And what about the rest of us, those who work across the street, in our shuttered offices in our decaying library, surrounding by the after-images of revolution and protest, studying History instead of enacting it? How do we combat the impotence that the smooth glass and glinting smiles of Rotman MBA graduates instill in us?

Ironically, our library, cultural programs, classrooms, and schools are dependent on the revenue that the managers of capital create. For our government uses tax revenue to fund the public systems of common good that have defined this country for generations. And yet that tax revenue is only as plentiful as the underlying economy it is based upon, an economy which arrays itself around a series of corporations who battle for market supremacy, managed by the titans of industry those young Rotman members so desperately want to become. If the health of any government is based on that of the economy, and if the economy is controlled by corporate power, than the result is simple for anyone to see: it is corporate power that is the economic bedrock behind government power, not the other way around.

And in our time of austerity since 2008 we have seen first hand how dependent government is on corporate power. That government programs disproportionately help the middle class- those of us who work in schools, libraries, fire stations, police headquarters, car plants, and hospitals- goes without saying. Thus, a crisis in corporate power precipitates a crisis in governmental finance which precipitates a cut to services that are crucial to the quality of life of the middle and working classes. The corporate classes, precisely because of their financial and social power, manage to come through the recessions relatively unscathed. They have been making the vast share of the social wealth in any case, and should be more than able to weather a drop in economic productivity. We can’t say the same for government programs that help the neediest of people- they get cut when times are bad.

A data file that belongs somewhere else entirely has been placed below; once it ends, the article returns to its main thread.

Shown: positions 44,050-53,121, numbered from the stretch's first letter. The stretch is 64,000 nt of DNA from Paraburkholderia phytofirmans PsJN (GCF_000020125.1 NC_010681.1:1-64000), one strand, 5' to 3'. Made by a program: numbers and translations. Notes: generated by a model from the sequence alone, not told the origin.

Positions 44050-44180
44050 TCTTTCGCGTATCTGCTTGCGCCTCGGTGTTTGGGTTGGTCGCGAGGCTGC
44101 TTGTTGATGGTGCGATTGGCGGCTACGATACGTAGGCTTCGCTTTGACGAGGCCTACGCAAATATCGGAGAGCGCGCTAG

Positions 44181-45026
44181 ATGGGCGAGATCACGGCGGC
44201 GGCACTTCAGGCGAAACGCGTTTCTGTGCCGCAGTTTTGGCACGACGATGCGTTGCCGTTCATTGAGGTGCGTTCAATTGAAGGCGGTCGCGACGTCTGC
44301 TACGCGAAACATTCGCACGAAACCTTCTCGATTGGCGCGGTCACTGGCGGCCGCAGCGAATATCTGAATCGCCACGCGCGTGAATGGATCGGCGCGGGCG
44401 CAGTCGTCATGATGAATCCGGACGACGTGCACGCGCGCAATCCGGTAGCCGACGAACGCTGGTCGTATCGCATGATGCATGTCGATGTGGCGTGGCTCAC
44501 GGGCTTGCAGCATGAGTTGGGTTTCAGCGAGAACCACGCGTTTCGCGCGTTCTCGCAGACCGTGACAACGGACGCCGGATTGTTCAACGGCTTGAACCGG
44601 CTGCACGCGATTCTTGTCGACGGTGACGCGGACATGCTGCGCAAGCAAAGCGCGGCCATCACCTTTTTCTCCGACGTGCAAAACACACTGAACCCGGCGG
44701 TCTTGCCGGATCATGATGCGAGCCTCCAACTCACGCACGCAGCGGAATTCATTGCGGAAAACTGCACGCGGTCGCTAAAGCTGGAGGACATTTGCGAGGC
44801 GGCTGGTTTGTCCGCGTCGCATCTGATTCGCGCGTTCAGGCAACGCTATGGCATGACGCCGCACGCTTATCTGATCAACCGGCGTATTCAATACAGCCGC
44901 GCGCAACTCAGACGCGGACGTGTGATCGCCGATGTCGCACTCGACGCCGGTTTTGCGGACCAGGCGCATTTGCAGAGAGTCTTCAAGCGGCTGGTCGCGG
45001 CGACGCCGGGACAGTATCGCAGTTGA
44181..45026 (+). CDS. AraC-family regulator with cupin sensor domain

And thus we realize that our tiny little carrel surrounded by our precious books, our nascent programs dedicated to the promotion of literature, the theorization of history, the contemplation of philosophical problems, our hospitals that save our lives when we need them, and our schools that educate our children for free…all of this is based upon an economic system we do not manage, defined by corporations who work in their own private interests, and who throw us the scraps of their earnings via the system of taxation, through which we try to build the best society we can.

Simply put, it is the cold-clint of Rotman that enables the cozy warmth of disinterested reading in the library across the street. It is not just MBA grads, but we ourselves, who are implicated in the culture of individual malice which capitalism has produced. This is precisely what we mean when we say there is no outside of capitalism: because even those imminently socialist institutions that do so much good in our society (the hospital, the school, the library) is dependent on capital for their continued funding, via the indirect mechanism of the welfare state and its tax policies. No Rotman- that is, no private entity producing social wealth within the market economy- than no Robarts either.